CERN Document Server (CDS, cds.cern.ch) is the CERN Institutional Repository based on the Invenio open source digital repository framework. It is a heterogeneous repository, containing more than 2 million records, including research publications, audiovisual material, images, and the CERN archives. Its mission is to store and preserve all the content produced at CERN as well as to make it easily available to any outlet interested.
CDS aims to be the CERN’s document hub. To achieve this we are transforming CDS into an aggregator over specialized repositories, each having its own software stack, with features enabled based on the repository’s content. The aim is to enable each content producer community to have its own identity, both visually and functionally, as well as increased control on the data model and the submission, curation, management, and dissemination of the data. This separation is made possible by using the Invenio 3 framework.
The first specialized repository created is CDS Videos (videos.cern.ch). It has been launched in December 2017, and is the first step in the long-term project to migrate the entire CDS to the Invenio 3 framework.
CDS Videos provides an integrated submission, long-term archival and dissemination of CERN video material. It offers a complete solution for the CERN video team, as well as for any department or user at CERN, to upload video productions. The CDS Videos system will ingest the video material, interact with the transcoding server for generating web and broadcaster subformats, mint DOI persistent identifiers, generate embeddable code to be reused by any other website, and store the master files for long-term archival.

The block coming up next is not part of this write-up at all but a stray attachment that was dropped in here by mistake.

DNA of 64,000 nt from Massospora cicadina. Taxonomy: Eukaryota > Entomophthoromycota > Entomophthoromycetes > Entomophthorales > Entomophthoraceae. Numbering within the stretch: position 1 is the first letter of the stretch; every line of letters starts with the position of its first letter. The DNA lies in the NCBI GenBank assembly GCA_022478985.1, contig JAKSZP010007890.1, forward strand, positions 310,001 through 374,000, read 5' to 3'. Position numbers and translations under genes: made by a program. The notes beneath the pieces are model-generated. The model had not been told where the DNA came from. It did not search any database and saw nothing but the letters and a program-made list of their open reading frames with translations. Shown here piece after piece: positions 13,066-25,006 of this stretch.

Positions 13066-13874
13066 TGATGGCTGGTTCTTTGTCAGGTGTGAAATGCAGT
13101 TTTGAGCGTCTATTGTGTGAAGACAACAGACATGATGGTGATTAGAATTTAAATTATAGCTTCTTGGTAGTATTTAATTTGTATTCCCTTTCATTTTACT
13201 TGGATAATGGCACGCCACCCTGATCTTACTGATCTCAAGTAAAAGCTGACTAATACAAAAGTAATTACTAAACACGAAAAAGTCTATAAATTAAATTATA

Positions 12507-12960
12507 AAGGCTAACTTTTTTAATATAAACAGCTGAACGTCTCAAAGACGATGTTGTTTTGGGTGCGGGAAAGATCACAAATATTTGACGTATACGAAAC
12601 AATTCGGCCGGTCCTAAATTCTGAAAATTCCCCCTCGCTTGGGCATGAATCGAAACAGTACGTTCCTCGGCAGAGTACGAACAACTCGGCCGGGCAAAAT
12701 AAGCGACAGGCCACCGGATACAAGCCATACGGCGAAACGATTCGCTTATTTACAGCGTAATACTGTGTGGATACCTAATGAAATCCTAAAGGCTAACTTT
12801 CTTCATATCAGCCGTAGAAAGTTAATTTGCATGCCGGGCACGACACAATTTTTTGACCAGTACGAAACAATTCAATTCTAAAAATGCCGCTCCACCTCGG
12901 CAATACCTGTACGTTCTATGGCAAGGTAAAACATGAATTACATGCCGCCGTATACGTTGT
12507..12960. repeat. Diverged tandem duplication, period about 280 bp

The talk will detail the software architecture of the CDS Videos as well as the infrastructure needed to run such a large-scale web application. It will present the technical solutions adopted, including the Python-based software stack (using among others Flask, IIIF, ElasticSearch, Celery, RabbitMQ) and the new AngularJS-based user interface which was exclusively designed for CDS Videos. It will also present our solution to a lossless migration of data: more than 5'000 videos from 1954 to 2017, summing up to 30TB of files, have been migrated from DFS to EOS in order to populate the CDS Videos platform. All this could be of high interest to other institutes wanting to reuse the CDS Videos open source code for creating their own video platform. Last but not least, the talk will detail how the user community at CERN and beyond can take advantage of the CDS Videos platform for creating and disseminating video content.